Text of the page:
Congress to face bill banning assault firearms
NEWTOWN, Connecticut: The debate many gun control advocates have been hoping for in America erupted on the Sunday morning political TV programs.
The Democratic senator Dianne Feinstein told Meet the Press she would introduce a comprehensive gun reform bill on the first day of Congress.
''I'm going to introduce in the Senate - and the same bill will be introduced in the House - a bill to ban assault weapons,'' she said.
''It will ban the sale, the transfer, the importation, and the possession - not retroactively but prospectively'' of assault weapons, she said.
Crucially, the bill would also ban the sale, transfer, importation and possession of clips of more than 10 bullets.
''The purpose of this bill is to get … weapons of war off the streets of our cities,'' she said.
It is not clear such a bill would pass the Senate, where Democrats hold a slim majority, let alone the Republican-dominated House of Representatives.
Senator Feinstein was the author of a previous law that banned the ownership of assault rifles that was in place between 1994 and 2004, when Congress allowed it to expire. That bill was blamed for 34 Democrat incumbents losing their seats.
In his memoir, the former president Bill Clinton said the National Rifle Association's campaign against the law led to Newt Gingrich becoming Speaker, and ended four decades of Democrat dominance of the House.
One of the most outspoken opponents of the gun lobby, the mayor of New York, Michael Bloomberg, also appeared on Meet the Press, arguing that the NRA's influence was overrated and saying gun control should be Mr Obama's top priority.
The Democrat Governor of Connecticut, Dan Malloy, also called for tighter controls on semi-automatic weapons. ''These are assault weapons - you don't hunt deer with these things,'' he told CNN's State of the Union. ''One can only hope we'll find a way to limit these weapons that really only have one purpose.''
On Fox News Sunday the retiring independent senator from Connecticut Joe Lieberman said he supported the restoration of the ban on assault weapons, and called for a national commission on mass violence, considering not just gun law but also the depiction of violence in the media.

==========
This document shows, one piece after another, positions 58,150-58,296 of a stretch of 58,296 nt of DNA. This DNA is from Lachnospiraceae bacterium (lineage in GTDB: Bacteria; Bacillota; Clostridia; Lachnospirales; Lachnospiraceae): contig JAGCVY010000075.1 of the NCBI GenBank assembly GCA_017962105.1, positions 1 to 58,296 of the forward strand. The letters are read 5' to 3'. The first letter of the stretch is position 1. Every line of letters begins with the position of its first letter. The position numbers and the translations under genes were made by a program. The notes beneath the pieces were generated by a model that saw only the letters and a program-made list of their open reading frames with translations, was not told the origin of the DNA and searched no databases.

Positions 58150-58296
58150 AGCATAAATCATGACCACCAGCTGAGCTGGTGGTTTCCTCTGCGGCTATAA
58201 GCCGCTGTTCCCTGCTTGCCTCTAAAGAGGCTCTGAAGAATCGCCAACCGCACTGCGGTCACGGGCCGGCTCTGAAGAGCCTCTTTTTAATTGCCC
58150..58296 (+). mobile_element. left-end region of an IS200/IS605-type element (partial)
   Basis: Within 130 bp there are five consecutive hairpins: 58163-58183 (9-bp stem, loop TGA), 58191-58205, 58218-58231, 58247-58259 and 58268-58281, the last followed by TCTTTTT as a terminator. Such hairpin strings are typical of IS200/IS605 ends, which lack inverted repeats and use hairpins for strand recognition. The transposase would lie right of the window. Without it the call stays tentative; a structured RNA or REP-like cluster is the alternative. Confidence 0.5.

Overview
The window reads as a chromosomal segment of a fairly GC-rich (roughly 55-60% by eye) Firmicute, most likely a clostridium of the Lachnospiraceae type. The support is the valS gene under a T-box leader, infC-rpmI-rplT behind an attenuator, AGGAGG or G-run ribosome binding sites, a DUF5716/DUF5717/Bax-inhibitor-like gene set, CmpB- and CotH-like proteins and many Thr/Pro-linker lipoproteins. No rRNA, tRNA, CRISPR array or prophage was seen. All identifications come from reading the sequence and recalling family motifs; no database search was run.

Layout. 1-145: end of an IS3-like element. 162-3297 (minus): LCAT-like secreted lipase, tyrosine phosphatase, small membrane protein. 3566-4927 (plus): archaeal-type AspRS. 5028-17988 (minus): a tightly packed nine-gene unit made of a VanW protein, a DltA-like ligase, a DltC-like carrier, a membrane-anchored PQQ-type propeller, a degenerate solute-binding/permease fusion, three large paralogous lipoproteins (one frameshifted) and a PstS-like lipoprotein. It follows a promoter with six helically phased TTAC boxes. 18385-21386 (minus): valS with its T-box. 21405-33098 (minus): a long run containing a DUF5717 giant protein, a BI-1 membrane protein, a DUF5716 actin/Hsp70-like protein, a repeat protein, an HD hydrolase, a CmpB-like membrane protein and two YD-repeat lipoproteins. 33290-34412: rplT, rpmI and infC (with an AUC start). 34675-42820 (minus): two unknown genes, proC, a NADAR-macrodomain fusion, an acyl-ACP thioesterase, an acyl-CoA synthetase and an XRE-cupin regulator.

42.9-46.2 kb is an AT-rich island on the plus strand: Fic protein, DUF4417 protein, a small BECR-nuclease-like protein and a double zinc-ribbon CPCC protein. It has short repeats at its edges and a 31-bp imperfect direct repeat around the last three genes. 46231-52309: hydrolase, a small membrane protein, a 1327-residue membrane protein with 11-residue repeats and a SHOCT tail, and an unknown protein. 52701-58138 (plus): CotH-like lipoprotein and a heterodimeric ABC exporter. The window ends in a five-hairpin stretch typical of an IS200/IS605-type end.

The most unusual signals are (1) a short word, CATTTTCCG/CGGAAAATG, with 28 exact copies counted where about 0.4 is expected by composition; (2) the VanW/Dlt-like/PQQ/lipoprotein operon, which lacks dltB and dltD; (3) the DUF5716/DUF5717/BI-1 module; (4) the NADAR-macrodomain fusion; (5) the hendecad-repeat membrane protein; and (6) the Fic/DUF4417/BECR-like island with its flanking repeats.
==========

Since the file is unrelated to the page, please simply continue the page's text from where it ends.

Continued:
''Americans need to make sure that the heartbreak and anger that we feel now is not dissipated over time or lost in legislative gridlock'', he said.
The Senate Democratic Whip Dick Durbin of Illinois voiced his support for such a commission.
''This conversation has been dominated in Washington by - you know and I know - gun lobbies that have an agenda.
''We need people, just ordinary Americans, to come together and speak out and to sit down and calmly reflect on how far we go.''
Also appearing on Fox News was the Texan Republican congressman Louie Gohmert, who had a different view.
''I wish to God she [slain school principal Dawn Hochsprung] had had an M4 [assault rifle] in her office, locked up, so when she heard gunfire, she pulls it out … and takes him out and takes his head off before he can kill those precious kids,'' he said.
He said it was important citizens were armed so they could resist government tyranny.
''Once you start drawing the line, where do you stop? That's why it is important to not just look at this emotionally.''
NBC said it had invited all pro-gun senators to appear on Meet the Press but none were willing.
In line with its standard practice after mass shootings the NRA has declined to comment, but some of its prominent supporters have already spoken out.
The former governor and Republican candidate Mike Huckabee blamed the violence on the removal of God from schools, while the commentator Ann Coulter tweeted that so-called ''concealed carry'' reduced the murder rate.
The debate had raged on talkback radio and social media since the shootings.
One caller to a Connecticut radio station, who said he was a former police officer, said teachers should be armed and trained to use weapons.
Connecticut officials said Newtown region schools would be protected by armed police this week in an effort to allay fears of parents and students.